Lucía Hernández, a specialist in partnership tourism, has told students at the Adeje Summer University that the changes in traditional forms of tourism, with car and apartment exchanges now the growing norm in the industry, the new reality. Taking part in a course on (translated) ‘The collaborative economy: Is this the end of traditional tourism as we know it?’, she says the eruption of new, less institutionalised travel agencies, is creating friction in the more traditional sectors, but, she added, “when there are important technological changes taking place it is the traditional businesses that have to adapt to the new realities”.
Hernández told students that partnership or collaborative tourism was evolving on technological platforms which allowed individual users to contact each other to share cars – sites like Blablacar – or homes – sites like Airbnb. “The full gamut of traveller needs is being met, from when they arrive to their destination, where to stay and what to do during their stay. So, the ‘experiences’ subsector is the one with the most potential for growth, as both transport and accommodation are more or less covered”, she said.
This change in the tourism model has evolved and grown directly in line with the needs of travellers who are often looking to immerse themselves more into the lifestyle of the places they are visiting and to have greater contact with the local population, get to know the places they are visiting, the culture, the gastronomy.
The growth in this form of travelling has provoked a reaction from some of the bigger traditional tourism companies. In destinations such as the Canary Islands, where hotels continue to enjoy up to 100% occupation, they are not so worried, but in other destinations with lower rates “from the start they have seen this new form of tourism as taking from their market share but the reality is that people are travelling more and, rather than seeing their slice of the cake getting smaller, the cake itself is growing”.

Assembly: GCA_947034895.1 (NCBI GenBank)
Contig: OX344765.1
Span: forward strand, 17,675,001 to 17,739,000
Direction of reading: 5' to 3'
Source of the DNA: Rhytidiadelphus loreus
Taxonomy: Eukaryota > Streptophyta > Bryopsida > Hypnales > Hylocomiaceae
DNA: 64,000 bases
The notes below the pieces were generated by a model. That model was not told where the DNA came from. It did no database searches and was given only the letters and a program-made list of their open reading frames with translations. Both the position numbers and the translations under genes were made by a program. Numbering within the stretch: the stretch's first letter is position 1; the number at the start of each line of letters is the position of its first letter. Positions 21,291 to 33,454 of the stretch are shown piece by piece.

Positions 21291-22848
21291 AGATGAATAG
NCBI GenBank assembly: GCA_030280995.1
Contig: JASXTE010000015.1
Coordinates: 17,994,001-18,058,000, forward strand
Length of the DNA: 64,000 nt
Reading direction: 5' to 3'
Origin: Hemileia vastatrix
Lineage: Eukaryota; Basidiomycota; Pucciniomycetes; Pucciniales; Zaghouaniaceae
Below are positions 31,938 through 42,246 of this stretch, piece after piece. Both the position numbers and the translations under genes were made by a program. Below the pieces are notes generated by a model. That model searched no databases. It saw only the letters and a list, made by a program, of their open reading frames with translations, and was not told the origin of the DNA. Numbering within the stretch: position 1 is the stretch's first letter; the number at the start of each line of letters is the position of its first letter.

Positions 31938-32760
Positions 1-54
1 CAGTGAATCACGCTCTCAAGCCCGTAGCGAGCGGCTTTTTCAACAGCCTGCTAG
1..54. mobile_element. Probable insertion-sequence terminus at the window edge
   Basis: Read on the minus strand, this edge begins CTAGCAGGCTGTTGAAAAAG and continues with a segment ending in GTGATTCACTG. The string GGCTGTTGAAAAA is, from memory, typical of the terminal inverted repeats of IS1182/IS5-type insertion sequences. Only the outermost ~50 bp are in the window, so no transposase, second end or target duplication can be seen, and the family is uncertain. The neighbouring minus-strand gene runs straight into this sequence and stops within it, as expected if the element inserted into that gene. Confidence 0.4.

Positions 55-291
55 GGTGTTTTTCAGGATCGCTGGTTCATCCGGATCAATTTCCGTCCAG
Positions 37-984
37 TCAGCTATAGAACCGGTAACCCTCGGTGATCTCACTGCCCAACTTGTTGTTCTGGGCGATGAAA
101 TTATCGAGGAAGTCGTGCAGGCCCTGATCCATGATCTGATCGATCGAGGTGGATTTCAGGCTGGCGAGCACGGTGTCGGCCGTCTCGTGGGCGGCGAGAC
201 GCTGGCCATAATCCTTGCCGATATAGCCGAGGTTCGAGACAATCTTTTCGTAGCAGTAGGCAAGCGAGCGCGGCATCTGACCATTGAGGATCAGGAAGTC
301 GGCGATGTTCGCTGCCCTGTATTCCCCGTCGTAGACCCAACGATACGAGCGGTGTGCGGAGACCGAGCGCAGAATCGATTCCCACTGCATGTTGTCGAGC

It’s also, says Hernández, down to the fact that people who felt financially restricted from travelling in the past are now doing so. “A family who would have needed to find a hotel room for a couple and two children found it difficult in the past, and expensive. Today, they can find an apartment that they can afford with a kitchen where they can prepare meals for the family”. In Hernández’s opinion what will more likely happen in the medium term is that tour-operators and hotel chains will begin to adapt to the new collaborative economic models.
Hernández also referred to the reality that today there are many companies who control tourism apartments using these same platforms to sell their product, and “it is something that we cannot control, the market has its own evolutionary route and companies are also beginning to enter this collaborative economy”. What we are waiting for is for legislators to adapt and reflect the new norms, and, “there must be an adequate level of understanding of the market to apply necessary regulations”.
Hernández works for ‘Ouishare’, an independent international organisation that, according to their own website, “connects people and accelerates projects for systemic change. We experiment with social models based on collaboration, openness, and fairness.
Our mission is to build and nurture a collaborative society by connecting people, organizations and ideas around fairness, openness and trust.” The group works with and offers advice to public institutions and private companies on adaption to the new models of economic collaboration.
Ouishare believes that those economic, political and social systems based on the values of collaboration, fairness, openness and trust can solve many of the complex challenges the world faces, and enable everyone to access the resources and opportunities they need to thrive. Hernández points to the figures as proof of the change. “In 2015 the collaborative economy generated 4,000 million dollars in Europe, 85% of that going to private citizens. These individuals, empowered by technology, are generating new forms of income via this activity which will in turn have a positive impact in terms of income tax”, and in other ways, taking people off the dole, out of social welfare dependency. “All this has to be taken into consideration. We cannot go backwards”.